9/11 is fast approaching. Over the years, I’ve served in the military thinking I might contribute to ease the national anguish and pain. It did no such thing, I was more confused and perhaps more suffering were brought by two wars and countless deaths. To this day, I tear up thinking about my friends who never came back from Iraq and all the children and the innocent Iraqis in passing.
These days I dread listening to the news: Americans so intolerant to anything remotely Muslim and teachers are passing anger and hatred to our children. I begin to wonder if I had spent four years on active duty defending the right kind of ideals; I wondered if this nation will ever come to grips with the tragedy of 9/11 and its true meaning. I want to tell the ones making headlines that a Muslim architect is just as qualified to design the 9/11 Memorial; and there is no evil Islamic conspiracy if we don’t make it so. When I was in Iraq, I met many sane, educated, and goodhearted Muslims. I even met some Iraqi Christians. Despite their religion and the fact a platoon of men with automatic weapons insisting on coming into their homes and tossing their things to see if they had weapons, they were friendly and offered us tea.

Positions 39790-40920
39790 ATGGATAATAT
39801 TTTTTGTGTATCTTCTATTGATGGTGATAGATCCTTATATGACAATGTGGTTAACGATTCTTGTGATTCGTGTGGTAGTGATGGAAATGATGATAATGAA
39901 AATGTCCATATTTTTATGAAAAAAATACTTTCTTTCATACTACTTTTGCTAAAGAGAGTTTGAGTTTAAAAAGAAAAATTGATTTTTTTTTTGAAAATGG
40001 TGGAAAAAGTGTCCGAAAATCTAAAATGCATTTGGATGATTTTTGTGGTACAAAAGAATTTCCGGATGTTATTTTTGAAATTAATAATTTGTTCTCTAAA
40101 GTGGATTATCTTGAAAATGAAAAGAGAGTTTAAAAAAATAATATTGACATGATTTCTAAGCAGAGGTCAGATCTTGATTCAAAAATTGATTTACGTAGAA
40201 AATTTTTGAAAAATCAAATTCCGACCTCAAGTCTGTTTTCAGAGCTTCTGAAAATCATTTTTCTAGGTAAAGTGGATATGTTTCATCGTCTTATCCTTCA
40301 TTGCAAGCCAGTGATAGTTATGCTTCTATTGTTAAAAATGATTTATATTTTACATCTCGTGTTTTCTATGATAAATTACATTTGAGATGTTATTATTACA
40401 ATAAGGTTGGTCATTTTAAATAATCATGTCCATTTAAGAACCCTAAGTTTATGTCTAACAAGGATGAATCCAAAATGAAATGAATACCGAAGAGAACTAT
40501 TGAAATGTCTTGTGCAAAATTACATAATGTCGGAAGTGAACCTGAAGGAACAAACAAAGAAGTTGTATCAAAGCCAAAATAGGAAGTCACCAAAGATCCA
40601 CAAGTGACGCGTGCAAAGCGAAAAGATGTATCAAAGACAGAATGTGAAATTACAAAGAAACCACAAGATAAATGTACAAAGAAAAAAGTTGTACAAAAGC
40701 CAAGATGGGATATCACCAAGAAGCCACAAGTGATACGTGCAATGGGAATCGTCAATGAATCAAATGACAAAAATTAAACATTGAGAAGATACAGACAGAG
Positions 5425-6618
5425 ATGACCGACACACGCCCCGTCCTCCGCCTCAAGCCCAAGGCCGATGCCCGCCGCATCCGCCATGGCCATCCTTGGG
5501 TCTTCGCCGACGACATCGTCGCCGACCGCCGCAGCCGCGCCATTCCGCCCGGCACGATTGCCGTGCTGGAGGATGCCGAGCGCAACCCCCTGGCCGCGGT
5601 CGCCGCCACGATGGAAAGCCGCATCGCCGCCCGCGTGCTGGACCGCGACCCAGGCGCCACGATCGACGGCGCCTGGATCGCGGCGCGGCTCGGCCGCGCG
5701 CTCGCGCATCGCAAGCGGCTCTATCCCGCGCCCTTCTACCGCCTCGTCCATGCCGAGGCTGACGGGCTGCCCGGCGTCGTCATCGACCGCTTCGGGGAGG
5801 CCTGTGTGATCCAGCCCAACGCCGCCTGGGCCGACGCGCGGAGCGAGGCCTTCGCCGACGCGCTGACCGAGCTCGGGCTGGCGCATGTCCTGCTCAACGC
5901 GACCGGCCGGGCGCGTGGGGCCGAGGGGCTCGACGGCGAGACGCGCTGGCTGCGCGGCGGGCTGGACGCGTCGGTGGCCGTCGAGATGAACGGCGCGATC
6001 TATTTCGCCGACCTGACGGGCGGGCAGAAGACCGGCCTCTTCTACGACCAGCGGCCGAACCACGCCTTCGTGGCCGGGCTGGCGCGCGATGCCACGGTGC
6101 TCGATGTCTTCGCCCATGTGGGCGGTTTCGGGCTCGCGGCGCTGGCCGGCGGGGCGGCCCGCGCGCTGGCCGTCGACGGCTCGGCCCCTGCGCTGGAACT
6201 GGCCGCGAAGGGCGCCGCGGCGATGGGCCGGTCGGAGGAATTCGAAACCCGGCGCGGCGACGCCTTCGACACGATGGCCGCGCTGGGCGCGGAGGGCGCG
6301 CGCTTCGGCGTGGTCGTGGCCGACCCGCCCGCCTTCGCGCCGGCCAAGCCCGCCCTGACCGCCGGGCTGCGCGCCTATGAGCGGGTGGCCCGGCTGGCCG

Maybe I am naïve and maybe they have more devious intentions. Maybe their tea had poison. I never thought about those things twice, and I accepted their hospitality graciously. Maybe it was because I was a medic, I accepted the good will easily and I made friends easily.
That is not to say there are no underhanded plots against us in Iraq. Every day we went outside of our wires, I feared for IEDs. Those who saw the American injustice and uncaring characters waged war against us; those who were affected by the careless international policies of the U.S. attacked us.
They have been taught to focus on words like “evil” “hatred” and “Infidels”; they are taught to remember our invasion and our attacks.
This morning I heard a radio segment about a school teacher wanting to teach our children about 9/11. The DJ reasoned that our kids are not learning about 9/11 in schools and hinted that perhaps one day we will forget.
Let’s never forget, but let’s remember things for what they are. The school teacher wanted her kids to remember the fact that we were “attacked” on that day; let’s teach our kids how to think for themselves and investigate, and let’s ask them why we were attacked on that day. The most important thing, let’s ask them how we can forgive and never forget; how can we forge a meaningful relationship with our Muslim brothers and sisters for the good of our common human experience?
That is the human sustainability. Let us never forget and always forgive.
This year, Lauren and I will attend an Interfaith service at a local food bank to help feed the hungry. This year, we ask that instead of focusing on the pain and hatred and hoping that you can have everyone back from the World Trade Center and the Pentagon and all the servicemembers who passed away, I ask you to focus on what you can do to make the world a little better and more tolerable. Let’s not repeat the climate for to foster more terrorists.